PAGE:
EV manufacturer Polestar is on a mission to reduce CO2e-emissions in every vehicle produced, starting with the mining of materials for the battery and production of steel and aluminum for the chassis.
The goal is to cut current emissions in half by 2030, including in the new Polestar 3 SUV.
Polestar is so committed to sustainability that one of its top executives is charged (pun intended, since Polestar produces only electric vehicles) with the title of Head of Sustainability.
I interviewed Fredika Klarén recently, at the launch of the Polestar 3 SUV in New York City, just before the start of the NY International Auto Show.
“We wear our emissions on our sleeve – measuring and scrutinising every detail ensures we keep our eye on the ball,” she says.
“Electrification alone is not enough and pure EV-makers like Polestar have a lot of work ahead of us. Our focus remains unchanged as we double down on cutting emissions in our supply chain.”
Monitoring Human Rights Violations in Mining
Another focus is to minimize corruption and human rights violations in the mining of valuable components like cobalt and lithium, she told me.
It’s an integral part of the company’s Polestar 0 project, which uses blockchain to trace risk materials back to the mine, mitigating social and environmental risks in complex supply chains.
Material traceability now includes cobalt, mica, lithium, nickel as well as the leather and wool used for interiors, including upholstery.
The company goal is to create a truly climate-neutral car by 2030, and Polestar has partnered with some two dozen suppliers similarly focused on finding solutions to eliminate CO2e by rethinking the supply chain and production process.
Klarén is passionate about renewable energy, and believes that “all production facilities in the world” must operate on renewables, such as the factories which produce the Polestar 2, including four in China.
She is not alone.
The VW factory in Chattanooga, Tenn. is powered primarily by solar energy, and was the world’s first LEED certified auto manufacturing plant.
But I digress.
Polestar began as a division of Swedish car-maker Volvo, known around the world for safety. Polestar now is a separate company and wants to be known for its sustainability, along with well-designed functional vehicles.
“We have the backbone of their 90 years of expertise, and our independence makes us stronger,” she told me.
Polestar gets financial backing from both Chinese automaker Geely, which owns Swedish automaker Volvo.
Polestar has just issued its third annual sustainability report – one of the few automakers in the business to do so.
The Swedish EV-maker reports it reduced relative CO2e-emissions per car sold in 2022 by eight percent compared to 2021 levels, even as it increased production to just over 50,000 vehicles.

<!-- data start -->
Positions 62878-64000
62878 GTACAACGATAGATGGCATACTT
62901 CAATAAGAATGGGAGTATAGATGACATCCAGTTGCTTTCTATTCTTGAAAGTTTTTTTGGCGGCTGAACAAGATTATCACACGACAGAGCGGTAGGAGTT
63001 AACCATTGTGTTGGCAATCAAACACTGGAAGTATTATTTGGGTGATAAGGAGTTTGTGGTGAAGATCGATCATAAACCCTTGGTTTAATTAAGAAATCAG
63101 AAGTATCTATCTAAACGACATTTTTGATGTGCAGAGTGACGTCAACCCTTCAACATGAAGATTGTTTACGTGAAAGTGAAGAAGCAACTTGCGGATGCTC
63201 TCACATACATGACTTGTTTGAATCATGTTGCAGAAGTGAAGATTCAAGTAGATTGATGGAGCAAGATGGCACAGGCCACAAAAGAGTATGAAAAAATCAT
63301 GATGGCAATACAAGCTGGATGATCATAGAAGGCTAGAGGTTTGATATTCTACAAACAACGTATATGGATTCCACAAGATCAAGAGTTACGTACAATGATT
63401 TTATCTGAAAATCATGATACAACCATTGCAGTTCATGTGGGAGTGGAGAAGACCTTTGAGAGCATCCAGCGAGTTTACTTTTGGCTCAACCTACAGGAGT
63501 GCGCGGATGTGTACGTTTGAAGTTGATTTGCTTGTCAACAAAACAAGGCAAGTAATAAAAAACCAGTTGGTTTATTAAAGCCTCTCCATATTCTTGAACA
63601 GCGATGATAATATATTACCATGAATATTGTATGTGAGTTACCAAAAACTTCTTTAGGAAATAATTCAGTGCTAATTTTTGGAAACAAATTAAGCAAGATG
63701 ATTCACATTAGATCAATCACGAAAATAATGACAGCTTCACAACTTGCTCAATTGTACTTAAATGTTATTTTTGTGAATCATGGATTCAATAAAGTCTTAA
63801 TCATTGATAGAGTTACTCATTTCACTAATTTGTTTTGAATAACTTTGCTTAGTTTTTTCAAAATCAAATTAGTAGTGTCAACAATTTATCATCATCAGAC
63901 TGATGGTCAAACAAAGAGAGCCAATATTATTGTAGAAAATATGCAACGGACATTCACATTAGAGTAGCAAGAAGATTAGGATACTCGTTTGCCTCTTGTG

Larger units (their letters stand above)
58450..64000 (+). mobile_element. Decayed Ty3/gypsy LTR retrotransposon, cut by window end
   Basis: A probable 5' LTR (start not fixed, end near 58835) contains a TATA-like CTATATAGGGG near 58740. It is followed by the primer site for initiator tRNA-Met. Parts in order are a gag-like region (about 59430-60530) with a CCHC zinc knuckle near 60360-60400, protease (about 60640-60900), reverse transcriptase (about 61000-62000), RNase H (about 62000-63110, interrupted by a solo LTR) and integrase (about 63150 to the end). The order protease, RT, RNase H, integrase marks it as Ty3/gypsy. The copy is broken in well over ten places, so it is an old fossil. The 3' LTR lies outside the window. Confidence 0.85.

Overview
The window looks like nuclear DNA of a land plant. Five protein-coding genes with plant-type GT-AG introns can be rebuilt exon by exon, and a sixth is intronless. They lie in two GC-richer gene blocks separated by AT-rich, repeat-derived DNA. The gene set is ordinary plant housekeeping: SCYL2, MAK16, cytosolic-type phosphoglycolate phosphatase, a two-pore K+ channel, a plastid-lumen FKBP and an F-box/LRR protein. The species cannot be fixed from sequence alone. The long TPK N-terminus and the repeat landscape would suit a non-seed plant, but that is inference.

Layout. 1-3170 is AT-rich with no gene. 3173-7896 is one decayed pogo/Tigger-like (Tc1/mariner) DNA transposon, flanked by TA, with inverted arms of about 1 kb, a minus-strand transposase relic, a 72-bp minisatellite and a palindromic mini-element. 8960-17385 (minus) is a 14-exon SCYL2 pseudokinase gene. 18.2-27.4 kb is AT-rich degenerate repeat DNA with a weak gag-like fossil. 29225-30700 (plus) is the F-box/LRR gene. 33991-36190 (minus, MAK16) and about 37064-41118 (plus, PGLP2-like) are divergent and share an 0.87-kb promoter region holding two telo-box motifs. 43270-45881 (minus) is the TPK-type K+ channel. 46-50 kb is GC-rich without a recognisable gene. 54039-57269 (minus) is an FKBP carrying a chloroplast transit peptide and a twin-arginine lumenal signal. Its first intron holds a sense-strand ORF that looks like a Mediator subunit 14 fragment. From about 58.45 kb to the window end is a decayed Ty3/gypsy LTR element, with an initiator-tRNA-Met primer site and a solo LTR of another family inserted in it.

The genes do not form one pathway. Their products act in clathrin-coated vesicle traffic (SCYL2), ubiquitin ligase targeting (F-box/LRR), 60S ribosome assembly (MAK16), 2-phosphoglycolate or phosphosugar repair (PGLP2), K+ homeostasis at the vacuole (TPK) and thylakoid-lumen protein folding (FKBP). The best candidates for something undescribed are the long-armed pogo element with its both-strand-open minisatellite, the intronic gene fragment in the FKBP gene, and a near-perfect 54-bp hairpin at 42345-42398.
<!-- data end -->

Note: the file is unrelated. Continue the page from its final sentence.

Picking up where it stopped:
This is the second consecutive year the company combined rapid growth with carbon cuts – which is a better track record (sorry – another pun) than larger automakers. This puts Polestar on track towards its goals of cutting relative emissions in half by 2030.
The reductions come down to several factors, for example reduced average transports, high sales in markets with more renewable energy on grids, but also ongoing updates, pushed through by Klarén’s sustainability team,
One example is changing the supplier of aluminium for the wheels and battery trays for Polestar 2, to a more eco-friendly efficient hydro-powered smelter.
Also, the factory where Polestar 2 is built now running on 100 percent renewable electricity.
The Polestar 3 will be produced in the USA, at the same factory in Ridgeville, South Carolina (near Charleston) which is producing the Polestar 2 and two Volvo models, the S60 Sedan and the XC90 SUV – which has the same platform as the Polestar 3, according to Reuters.
The Polestar 3 base price is $85,300. It may – or may not – qualify for a $7,500 tax credit. It depends on the domestic content of its batteries. Stay tuned.
ecoXplorer Evelyn Kanter is a journalist with 20+ years of experience as a newspaper and magazine writer, radio & TV news producer & reporter, and author of guidebooks and smartphone apps – all focusing on travel, automotive, the environment and your rights as a consumer.
ecoXplorer Evelyn Kanter currently serves as President of the International Motor Press Assn. (IMPA) and is a former Board Member of the Society of American Travel Writers (SATW)
Contact me at email@example.com.
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